Five things: Dayton Flyers experience harsh side of March Madness

The No. 7 seed Dayton Flyers exited the NCAA Tournament on Friday with a 70-51 loss to No. 10 Syracuse with more than their share of aches and pains — the byproduct of 33 games in four months — but the wounds of disappointment hurt worse. A team that stood 20-3 in mid-February lost five of its last nine games and played one of its worst games, or at least halves, at the worst time in the big dance.

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NOTES: Careers of Pierre, Wehrli end with NCAA loss

PHOTOS: View our best shots from the game

Syracuse (20-13) outscored Dayton 26-5 in the first 12 minutes of the second half, avenging a 55-53 loss in the second round of the 2014 tournament. Syracuse’s dominant performance will haunt the Flyers (25-8) until next season arrives in November. They reached the NCAA Tournament for the third straight season, something the program hadn’t achieved since 1965-67, only to suffer their worst NCAA Tournament loss since 1965.

“I’m disappointed. I’m really down for our guys,” Dayton coach Archie Miller said. “The tournament’s harsh. We’ve experienced the highs. We’ve experienced the thrill. This is different for us.”

Here are five takeaways from this game:

1. Zone issues: Dayton led 14-8 after eight minutes and would have taken a lead into halftime if Charles Cooke had made a 3-pointer at the buzzer but trailed 30-28.

The Flyers fell apart in the opening minutes of the second half. They missed their first seven shots against Syracuse’s 2-3 zone defense. Pollard missed two free throws in the second minute of the half. On the next possession, Scoochie Smith made 1 of 3 free throws.

Syracuse pushed its lead to 14 points with under 14 minutes to play on back-to-back 3-pointers by Trevor Cooney and Malachi Richardson, who led the Orange with 21 points. The Flyers never recovered. They shot 29.6 percent from the field (8 of 27) in the second half and 12.5 percent (1 of 8) from 3-point range.

“I think somebody told me they charted us with 15 missed point-blank shots at the rim,” Miller said. “Give Syracuse credit. Their length, their size, finishing over top of those guys isn’t easy. They’re a defense-to-offense team, and they made some spontaneous 3s in the second half that broke the game open. For whatever reason, our offense deflated a little bit, and it took away our spirit at times. It took away the crowd’s spirit at times.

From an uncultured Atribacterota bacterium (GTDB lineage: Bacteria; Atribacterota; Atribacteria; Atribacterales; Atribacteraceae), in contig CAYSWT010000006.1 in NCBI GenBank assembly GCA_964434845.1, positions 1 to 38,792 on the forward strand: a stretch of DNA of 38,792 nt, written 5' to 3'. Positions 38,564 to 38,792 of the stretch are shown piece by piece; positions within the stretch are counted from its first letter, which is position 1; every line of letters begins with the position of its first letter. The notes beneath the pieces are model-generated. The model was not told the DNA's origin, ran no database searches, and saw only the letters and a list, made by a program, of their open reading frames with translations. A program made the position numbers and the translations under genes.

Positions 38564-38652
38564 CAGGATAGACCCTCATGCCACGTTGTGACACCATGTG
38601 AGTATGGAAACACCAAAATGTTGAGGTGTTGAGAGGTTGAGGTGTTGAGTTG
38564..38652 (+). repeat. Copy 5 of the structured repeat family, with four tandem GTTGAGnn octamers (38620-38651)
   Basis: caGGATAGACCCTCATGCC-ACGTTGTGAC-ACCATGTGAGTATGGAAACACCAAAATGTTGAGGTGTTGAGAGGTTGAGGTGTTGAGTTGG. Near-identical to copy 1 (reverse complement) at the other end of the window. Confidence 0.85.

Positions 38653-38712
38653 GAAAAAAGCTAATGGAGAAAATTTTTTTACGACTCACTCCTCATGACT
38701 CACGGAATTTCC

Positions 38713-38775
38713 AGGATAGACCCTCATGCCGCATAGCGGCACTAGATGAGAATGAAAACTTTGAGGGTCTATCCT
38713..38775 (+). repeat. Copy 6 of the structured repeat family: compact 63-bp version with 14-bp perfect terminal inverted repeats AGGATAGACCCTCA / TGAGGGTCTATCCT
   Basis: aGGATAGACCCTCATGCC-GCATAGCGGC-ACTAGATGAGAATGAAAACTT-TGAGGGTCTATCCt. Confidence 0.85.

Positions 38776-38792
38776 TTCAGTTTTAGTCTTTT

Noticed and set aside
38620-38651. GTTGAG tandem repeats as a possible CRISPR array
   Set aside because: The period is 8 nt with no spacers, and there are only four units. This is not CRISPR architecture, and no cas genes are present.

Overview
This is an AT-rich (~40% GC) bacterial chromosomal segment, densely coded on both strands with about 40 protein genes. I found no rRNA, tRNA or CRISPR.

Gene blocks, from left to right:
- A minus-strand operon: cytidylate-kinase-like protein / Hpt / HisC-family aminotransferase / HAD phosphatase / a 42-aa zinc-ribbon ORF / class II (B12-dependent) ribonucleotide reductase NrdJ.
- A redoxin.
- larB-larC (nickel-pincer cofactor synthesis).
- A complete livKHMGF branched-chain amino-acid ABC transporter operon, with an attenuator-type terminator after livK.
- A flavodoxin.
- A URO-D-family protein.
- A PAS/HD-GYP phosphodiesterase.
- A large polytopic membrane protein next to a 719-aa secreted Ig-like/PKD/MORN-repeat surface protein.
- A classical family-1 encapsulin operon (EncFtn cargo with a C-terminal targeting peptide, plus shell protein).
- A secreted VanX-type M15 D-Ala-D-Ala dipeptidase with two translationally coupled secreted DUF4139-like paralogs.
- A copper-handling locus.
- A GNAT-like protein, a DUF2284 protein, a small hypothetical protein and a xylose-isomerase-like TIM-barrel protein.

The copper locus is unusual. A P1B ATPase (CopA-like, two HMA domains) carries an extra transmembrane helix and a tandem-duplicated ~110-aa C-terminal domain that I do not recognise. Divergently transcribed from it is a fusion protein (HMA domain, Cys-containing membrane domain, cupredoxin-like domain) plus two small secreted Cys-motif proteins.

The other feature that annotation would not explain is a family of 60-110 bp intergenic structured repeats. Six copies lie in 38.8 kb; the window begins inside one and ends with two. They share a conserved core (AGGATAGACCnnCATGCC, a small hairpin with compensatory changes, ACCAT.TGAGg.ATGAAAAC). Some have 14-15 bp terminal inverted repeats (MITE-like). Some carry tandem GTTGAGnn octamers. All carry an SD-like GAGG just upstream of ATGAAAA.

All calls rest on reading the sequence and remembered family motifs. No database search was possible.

“It was just an awful performance from the standpoint of making the easy basketball plays.”

2. Rebounding edge: Syracuse out-rebounded Dayton 48-28. It was Dayton’s most lopsided rebounding margin of the season. Miller called that stat a disaster.

Tyler Roberson led Syracuse with 18 rebounds. Syracuse had 16 second-chance points to Dayton’s four.

“We struggled a little bit this year rebounding against everybody,” Syracuse coach Jim Boeheim said. “It’s not just one or two teams. And that was really the difference in the game, to not let them get second-chance opportunities.”

3. Better Orange: Syracuse committed 11 turnovers in the first half and four in the second half.

“We had to do something with that,” Boeheim said, “We were scoring, but we had too many turnovers. In the second half we eliminated that, and we had one run there where we had really good ball movement and got some good looks.”

4. McElvene’s performance: Every Dayton starter but Pollard played between 31 and 36 minutes. Darrell Davis missed all five of his shots off the bench. Steve McElvene had six points and six rebounds in 19 minutes but could have had more.

“I think Steve had some opportunities, especially early in the game with a couple of dunks,” Miller said. “He also probably had three to five offensive rebound opportunities that he didn’t either snatch up or put in the basket.”

5. Big picture: The Flyers return the entire roster in 2016-17 except for two seniors, Pierre and Bobby Wehrli. They will be one of the favorites in the Atlantic 10 race and will seek to become the first UD team to play in four straight NCAA tournaments.

“This is the time of year when you have to play your best,” Miller said. “When you’re not playing your best, it’s hard to beat anyone in this tournament, let alone a team like Syracuse. We’ll find a way to get back. Our player development in the offseason is going to be big. We’ve got to get some things going in terms of next year’s crew.

“We have to go back to the lab, so to speak, and figure out how we can get that chemistry back on offense and defense.”

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